Since the release of his feature film debut In Bruges (2008), Irish playwright and filmmaker Martin McDonagh has become known for his razor-sharp wit and pitch black comedy, finding humanity within the deplorable characters he places at the forefront of his stories. McDonagh’s third film, Three Billboards Outside Ebbing, Missouri, puts these twisted characters against a more serious backdrop, dealing with themes of grief, revenge and police injustice.
After her daughter is ‘raped while dying’, grief-stricken mother Mildred Hayes (Frances McDormand) pays for three billboards asking the police why her daughter’s murder has yet to be solved, singling out police chief Bill Willoughby (Woody Harrelson) for his inaction. Angered by Mildred’s lack of respect for the police department, racist sheriff deputy Dixon (Sam Rockwell) sets out on a path to make Mildred Hayes’ life even more of a living hell, going above and beyond to take down those closest to her. Peppered with flourishes of that signature McDonagh sense of humour, Three Billboards… is the antidote to the overly earnest and dour Oscar-bait that tends to be released this time of year.
While the title to McDonagh’s latest film hardly rolls off the tongue, it is the perfect moniker for this crime drama, with the billboards a looming threat over each of the main characters in different ways: For the police department, the billboards are a constant reminder of their inadequacy and failure to protect their community, for Mildred’s depressed son Robbie Hayes (Lucas Hedges) and his estranged father (John Hawkes) they’re a reminder of the gruesome and untimely murder of Angela Hayes. Symbolically, they represent a mother’s unwavering commitment to finding those responsible for her daughters rape and murder, a crime for which Mildred feels partly responsible. McDonagh uses the billboards as the through-line of his darkly comic script and as a way of grounding his larger-than-life characters in a common situation.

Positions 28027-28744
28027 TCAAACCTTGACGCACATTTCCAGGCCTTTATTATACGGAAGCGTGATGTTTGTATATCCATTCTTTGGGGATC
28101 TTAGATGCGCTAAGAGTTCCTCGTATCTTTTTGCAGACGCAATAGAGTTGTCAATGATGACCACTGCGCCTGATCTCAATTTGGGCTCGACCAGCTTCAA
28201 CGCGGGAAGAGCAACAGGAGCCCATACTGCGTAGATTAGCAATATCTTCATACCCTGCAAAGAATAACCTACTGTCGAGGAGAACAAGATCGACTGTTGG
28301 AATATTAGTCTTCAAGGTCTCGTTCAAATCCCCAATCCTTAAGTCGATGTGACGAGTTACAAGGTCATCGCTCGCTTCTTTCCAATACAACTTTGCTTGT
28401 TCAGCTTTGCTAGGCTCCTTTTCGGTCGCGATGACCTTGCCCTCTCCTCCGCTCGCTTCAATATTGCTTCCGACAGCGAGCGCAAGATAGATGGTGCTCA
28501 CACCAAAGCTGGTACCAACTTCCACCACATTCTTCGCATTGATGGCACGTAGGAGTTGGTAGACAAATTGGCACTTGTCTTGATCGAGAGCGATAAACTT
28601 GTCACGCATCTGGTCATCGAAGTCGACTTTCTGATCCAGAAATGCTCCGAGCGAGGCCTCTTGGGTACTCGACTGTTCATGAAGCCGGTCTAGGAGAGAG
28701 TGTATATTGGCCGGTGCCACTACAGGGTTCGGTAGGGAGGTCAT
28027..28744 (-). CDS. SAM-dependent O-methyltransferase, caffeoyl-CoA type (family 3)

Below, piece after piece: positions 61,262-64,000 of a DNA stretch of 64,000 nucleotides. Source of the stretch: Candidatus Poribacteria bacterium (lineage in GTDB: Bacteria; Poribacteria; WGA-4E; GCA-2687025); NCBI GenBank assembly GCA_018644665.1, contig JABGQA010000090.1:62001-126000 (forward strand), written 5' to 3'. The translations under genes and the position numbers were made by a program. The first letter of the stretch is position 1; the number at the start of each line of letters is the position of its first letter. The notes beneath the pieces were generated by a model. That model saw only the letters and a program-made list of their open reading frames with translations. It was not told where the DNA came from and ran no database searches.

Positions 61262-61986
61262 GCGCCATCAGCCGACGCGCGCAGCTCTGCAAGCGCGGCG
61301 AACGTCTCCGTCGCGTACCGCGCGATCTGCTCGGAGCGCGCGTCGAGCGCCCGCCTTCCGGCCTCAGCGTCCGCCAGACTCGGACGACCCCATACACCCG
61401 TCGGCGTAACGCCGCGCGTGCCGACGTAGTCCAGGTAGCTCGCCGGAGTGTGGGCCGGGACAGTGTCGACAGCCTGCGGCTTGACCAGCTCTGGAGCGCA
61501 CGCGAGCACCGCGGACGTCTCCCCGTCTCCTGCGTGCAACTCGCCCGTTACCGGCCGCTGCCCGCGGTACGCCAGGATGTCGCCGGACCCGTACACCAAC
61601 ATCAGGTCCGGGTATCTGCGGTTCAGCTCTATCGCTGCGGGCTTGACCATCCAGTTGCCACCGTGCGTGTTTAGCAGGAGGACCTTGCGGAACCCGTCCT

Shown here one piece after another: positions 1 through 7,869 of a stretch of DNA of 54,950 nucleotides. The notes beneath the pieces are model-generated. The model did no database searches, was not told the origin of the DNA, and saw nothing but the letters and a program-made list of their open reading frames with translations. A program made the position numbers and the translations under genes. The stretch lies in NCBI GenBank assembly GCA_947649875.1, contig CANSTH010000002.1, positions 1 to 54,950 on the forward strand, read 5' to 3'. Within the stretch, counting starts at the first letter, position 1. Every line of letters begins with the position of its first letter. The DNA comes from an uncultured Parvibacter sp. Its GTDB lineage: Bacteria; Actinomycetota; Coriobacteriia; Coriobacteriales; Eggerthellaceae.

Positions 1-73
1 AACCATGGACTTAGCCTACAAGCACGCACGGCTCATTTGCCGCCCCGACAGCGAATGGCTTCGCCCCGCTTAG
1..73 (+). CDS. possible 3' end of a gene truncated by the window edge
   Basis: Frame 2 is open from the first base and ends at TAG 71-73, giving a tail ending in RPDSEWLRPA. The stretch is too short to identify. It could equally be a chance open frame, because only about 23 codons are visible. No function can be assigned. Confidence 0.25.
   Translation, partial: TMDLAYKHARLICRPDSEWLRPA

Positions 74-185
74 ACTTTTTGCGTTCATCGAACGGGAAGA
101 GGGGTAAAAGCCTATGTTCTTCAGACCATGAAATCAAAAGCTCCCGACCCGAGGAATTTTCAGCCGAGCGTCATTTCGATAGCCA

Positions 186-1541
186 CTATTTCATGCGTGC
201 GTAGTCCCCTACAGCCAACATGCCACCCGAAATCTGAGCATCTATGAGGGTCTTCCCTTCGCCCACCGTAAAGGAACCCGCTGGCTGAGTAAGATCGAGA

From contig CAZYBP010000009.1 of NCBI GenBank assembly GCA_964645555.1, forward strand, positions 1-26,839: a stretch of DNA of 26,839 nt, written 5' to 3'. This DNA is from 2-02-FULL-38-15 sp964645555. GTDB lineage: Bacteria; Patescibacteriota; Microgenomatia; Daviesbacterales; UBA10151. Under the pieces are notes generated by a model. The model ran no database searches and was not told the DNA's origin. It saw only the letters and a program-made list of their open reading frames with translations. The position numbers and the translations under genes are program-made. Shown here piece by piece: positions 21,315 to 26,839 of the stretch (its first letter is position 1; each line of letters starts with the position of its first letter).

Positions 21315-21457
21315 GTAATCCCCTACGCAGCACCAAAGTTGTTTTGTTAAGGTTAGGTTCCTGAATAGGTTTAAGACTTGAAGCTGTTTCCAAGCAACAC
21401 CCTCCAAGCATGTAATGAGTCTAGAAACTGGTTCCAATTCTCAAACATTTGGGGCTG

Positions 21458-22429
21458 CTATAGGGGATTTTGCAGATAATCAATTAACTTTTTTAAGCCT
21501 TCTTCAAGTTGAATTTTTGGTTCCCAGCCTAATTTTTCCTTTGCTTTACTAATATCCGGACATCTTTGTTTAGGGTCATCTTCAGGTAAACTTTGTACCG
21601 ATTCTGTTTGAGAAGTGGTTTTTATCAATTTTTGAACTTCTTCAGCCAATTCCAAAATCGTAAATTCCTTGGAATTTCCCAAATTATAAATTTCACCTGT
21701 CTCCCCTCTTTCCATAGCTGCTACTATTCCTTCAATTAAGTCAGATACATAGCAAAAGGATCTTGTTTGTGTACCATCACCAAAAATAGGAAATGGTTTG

Although Three Billboards is not an overtly anti-police film, McDonagh does take the opportunity to call into question many aspects of U.S. policing that have come under scrutiny in recent years including racial profiling, harsher sentencing for people of colour and police brutality. These themes are mostly shown through the lens of deputy Dixon, an openly racist man, accused of torturing an African American suspect while in custody. In recent weeks, McDonagh has come under fire for placing such a deplorable character squarely at the centre of his film, which has gone on to win multiple awards including Best Picture (Drama) and Best Supporting Actor for Rockwell at the Golden Globes .
The complaints largely focus around the insensitivity of attempting to find humanity in such a character, given the current state of race relations in the United States. While Deputy Dixon commits heinous acts throughout Three Billboards, and redemption is hinted at towards the end, he is never made out to be a hero. Instead, McDonagh attempts to understand why a man like Dixon ends up the way he is; showing his poor economic background, sheltered life and dependence on alcohol, but never using any of these as an excuse for his behaviour.
At times, Three Billboards misses a genuinely sympathetic protagonist; while the audience certainly feels Mildred Hayes’ pain and understands why she would go to such extreme measures to get to the bottom of her daughter’s murder, McDonagh blurs the line between hero and anti-hero to such a degree that sometimes, it feels as if the ends do not justify the means. Presenting Chief Willoughby, arguably the only good-hearted character in the film, as such a well-liked and respected figure within the Ebbing community, Mildred’s actions seem almost antagonistic at points. In addition, one excellently directed sequence involving Deputy Dixon seems so hyper-realistic in its violence that it almost detracts from the more grounded tone of the rest of the film, as if it was shoe-horned in for shock value alone.
In recent years, the run-up to the Academy Awards has been increasingly dominated by inspiring biopics and gloomy dramas vying for that coveted Best Picture award, so it is surprising and refreshing to see a film as daring as Three Billboards Outside Ebbing, Missouri leading the 2018 awards race. While Martin McDonagh’s latest offering never quite strikes the same balance between grit and comedy as his debut, it is a worthy addition to the oeuvre of one of the most unique auteurs working today. Stand-out performances from Francis McDormand and Sam Rockwell, who disappear completely into their roles, allows Three Billboards to feel grounded in spite of it’s uncomfortably dark subject matter. While occasionally, the lines between good and bad are blurred beyond comprehension, this is likely McDonagh’s intention; in life, no one is entirely good or entirely bad, and importantly, no one should be beyond redemption.
Three Billboards Outside Ebbing, Missouri is out now.